• As of 2017 the first round of auctioning to determine financial support shall begin;
  • This shall be preceded by a pilot project for freestanding 400 MW solar power plants, the particulars of which shall be set out in an ordinance following approval of the new EEG.

3. Reduction of EEG surcharge for energy-intensive companies

  •  The EU Commission has opened an in-depth investigation to examine whether the reduction granted to energy-intensive companies on the EEG surcharge is compatible with EU state aid rules. Nevertheless the reduction for energy-intensive companies shall remain but amended accordingly to the outcome of the EU-state aid proceedings.

4. Reduction of EEG surcharge for rail operators

  • For rail operators the new EEG lowered the requirements in order to receive a reduction, Sec. 42 EEG. Rail operators can apply for a reduction if their power consumption exceeds 3 GW (currently 10 GW).
  • The reduction apples only for energy consumption above 3 GW
  • In these cases the EEG surcharge is limited to
    • 15 % of the applicable EEG surcharge in 2015
    • 20% of the applicable EEG surcharge in 2016
    • 25% of the applicable EEG surcharge in 2017
    • 30% of the applicable EEG surcharge from 2018 onwards

Source: Arbeitsentwurf BMWi 10.02.2014 – Tagesschau

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6 Responses to “EEG 2.0: BMWi Working Draft for Revision of Renewable Energy Sources Act”


  • EEG 2030 RE BUILD-OUTS

    If the above proposed weighted average feed-in tariff of 0.12 euro/kWh were implemented at the start of 2015, an estimate of the EEG surcharge on household electric bills could be calculated as follows:

    EEG 2030 Surcharge Calculation: German total generation was 629,000 GWh in 2013. Assume it remains unchanged during the 2015 – 2030 period.

    Germany’s target is 50% RE by 2030 = 314,500 GWh; about 23.4% RE in 2013, or 147,100 GWh is already in place. Assume 24.5% RE, or 154,105 GWh at end 2014, i.e., about 160,395 GWh is to be added during the 2015 – 2030 period.

    Extra cost/kWh = 12 – 5 = 7 eurocent/kWh, assuming an average wholesale price at 5 c/kW for the 2015 – 2030 period. Much of the new wind energy will be offshore, and its unsubsidized energy cost is likely to be 15 – 20 eurocent/kWh.

    Approximate EEG surcharges MOSTLY ON HOUSEHOLD ELECTRIC BILLS = 0.07 x 160,375,000,000 kWh = $11.2 b euros; this item increases from zero at the start of 2015 to 11.2 b euros at the end of 2030.

    This amount is in addition to the 23.6 b euros (est) in 2014, say $24.5 b euros in 2015, which will be slowly declining, per existing feed-in tariff schedules.

    EEG 2030 RE and Capital Cost Calculation: The Federal Ministry for Economic Affairs and Energy (“BMWi”) has drafted a first working vision of a revised German Renewables Energy Sources Act (EEG). This first draft led to further clarification of the EEG 2.0 program, i.e. the reform of the EEG.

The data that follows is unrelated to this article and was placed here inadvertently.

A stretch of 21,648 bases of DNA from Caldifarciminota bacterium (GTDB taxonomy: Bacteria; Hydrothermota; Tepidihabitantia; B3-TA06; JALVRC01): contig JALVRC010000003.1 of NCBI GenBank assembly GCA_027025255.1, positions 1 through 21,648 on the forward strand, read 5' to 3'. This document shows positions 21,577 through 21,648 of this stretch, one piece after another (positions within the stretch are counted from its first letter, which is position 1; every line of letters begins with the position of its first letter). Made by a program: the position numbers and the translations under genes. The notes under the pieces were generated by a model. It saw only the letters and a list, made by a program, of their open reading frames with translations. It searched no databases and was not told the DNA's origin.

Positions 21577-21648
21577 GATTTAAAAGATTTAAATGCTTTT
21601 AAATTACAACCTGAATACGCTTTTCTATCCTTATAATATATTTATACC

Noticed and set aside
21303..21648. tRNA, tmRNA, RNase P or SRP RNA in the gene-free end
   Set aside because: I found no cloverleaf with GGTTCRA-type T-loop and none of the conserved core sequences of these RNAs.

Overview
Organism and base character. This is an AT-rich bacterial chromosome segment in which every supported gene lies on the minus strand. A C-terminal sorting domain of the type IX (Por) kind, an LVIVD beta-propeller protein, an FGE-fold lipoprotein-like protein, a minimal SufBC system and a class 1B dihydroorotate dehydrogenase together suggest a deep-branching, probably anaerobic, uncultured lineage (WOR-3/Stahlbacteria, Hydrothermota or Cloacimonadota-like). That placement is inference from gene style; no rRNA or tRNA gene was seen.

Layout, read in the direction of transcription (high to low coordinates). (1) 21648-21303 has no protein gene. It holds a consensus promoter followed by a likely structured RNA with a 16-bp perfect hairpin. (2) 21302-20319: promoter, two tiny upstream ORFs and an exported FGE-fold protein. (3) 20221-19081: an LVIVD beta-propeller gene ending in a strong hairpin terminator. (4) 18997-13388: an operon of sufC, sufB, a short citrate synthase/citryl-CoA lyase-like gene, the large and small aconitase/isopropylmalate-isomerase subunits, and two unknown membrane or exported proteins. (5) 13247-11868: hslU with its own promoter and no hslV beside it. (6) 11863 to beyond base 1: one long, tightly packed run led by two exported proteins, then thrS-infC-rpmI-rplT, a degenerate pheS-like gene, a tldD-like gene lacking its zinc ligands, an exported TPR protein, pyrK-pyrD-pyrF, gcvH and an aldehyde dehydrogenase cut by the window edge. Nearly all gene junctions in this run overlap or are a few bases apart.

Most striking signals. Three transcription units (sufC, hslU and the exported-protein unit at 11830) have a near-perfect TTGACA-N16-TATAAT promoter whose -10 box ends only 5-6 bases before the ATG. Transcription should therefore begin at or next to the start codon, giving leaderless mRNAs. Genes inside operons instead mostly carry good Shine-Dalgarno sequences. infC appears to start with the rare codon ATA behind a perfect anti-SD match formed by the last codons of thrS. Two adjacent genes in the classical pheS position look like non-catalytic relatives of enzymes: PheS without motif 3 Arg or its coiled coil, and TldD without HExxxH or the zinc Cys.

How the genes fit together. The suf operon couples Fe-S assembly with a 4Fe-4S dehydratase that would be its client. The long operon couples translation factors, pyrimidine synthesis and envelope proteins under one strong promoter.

http://www.germanenergyblog.de/?p=15302

    The draft revision includes 2030 capacity targets, GW, for new onshore wind, new offshore wind, new solar, new biomass, but no targets for hydro and geothermal energy.

    Germany’s total generation was 629,000 GWh in 2013. Assume it remains unchanged during the 2015 – 2030 period.
    The new RE production, GWh, in 2030 is estimated as follows:

    New wind onshore = 2.5 GW/yr x 15 yrs x 8,760 hr/yr x CF 0.20 = 65,700 GWh
    New wind offshore = 15 GW by 2030 x 8,760 x 0.40 = 52,560 GWh
    New solar = 2.75 GW/yr x 15 x 8,760 x 0.10 = 36,135 GWh
    New biomass = 1.5 GW by 2030 x 8,760 x 0.70 = 9,198 GWh
    Total new RE = 163,593 GWh

    The proposed new GW, installed per growth targets, will produce a little more than the above 160,395 GWh.

    The capital cost of the proposed new RE capacity is estimated as follows:
    New wind onshore: Cost 2 million euro/MW; Capacity 37,500 MW; Capital cost 75 b euros.
    New wind offshore: Cost 4 million euro/MW; Capacity 15,000 MW; Capital cost 60 b euros.
    New solar: Cost 2 million euro/MW; Capacity 41,250 MW; Capital cost 82.50 b euros.
    New biomass: Cost 2.5 million euro/MW; Capacity 1500 MW; Capital cost 3.75 b euros.
    Total new capital cost by 2030 = 221.25 b euros.

    The new capital cost excludes:

    – EEG supplementary payments, 4.2 b euros in 2013, likely increasing in future years. See above.
    – Onshore/Offshore transmission system build-outs, about 75 b euros, if buried on shore.
    – Capital costs and O&M costs for balancing and backup build-outs, billions of euros, as Germany cannot continue to use neighbors’ grids for that purpose.
    – Capital costs and O&M costs for maintaining “capacity adequacy” of conventional generating units for when wind and solar energy are minimal.

    The end result will be, absent utility-scale, economically-viable energy storage (not yet invented), a capacity of RE systems that produces expensive energy, plus a capacity of conventional energy systems for “capacity adequacy”. The levelized cost of such a dual energy system will be about 2 – 3 times greater than without the RE systems.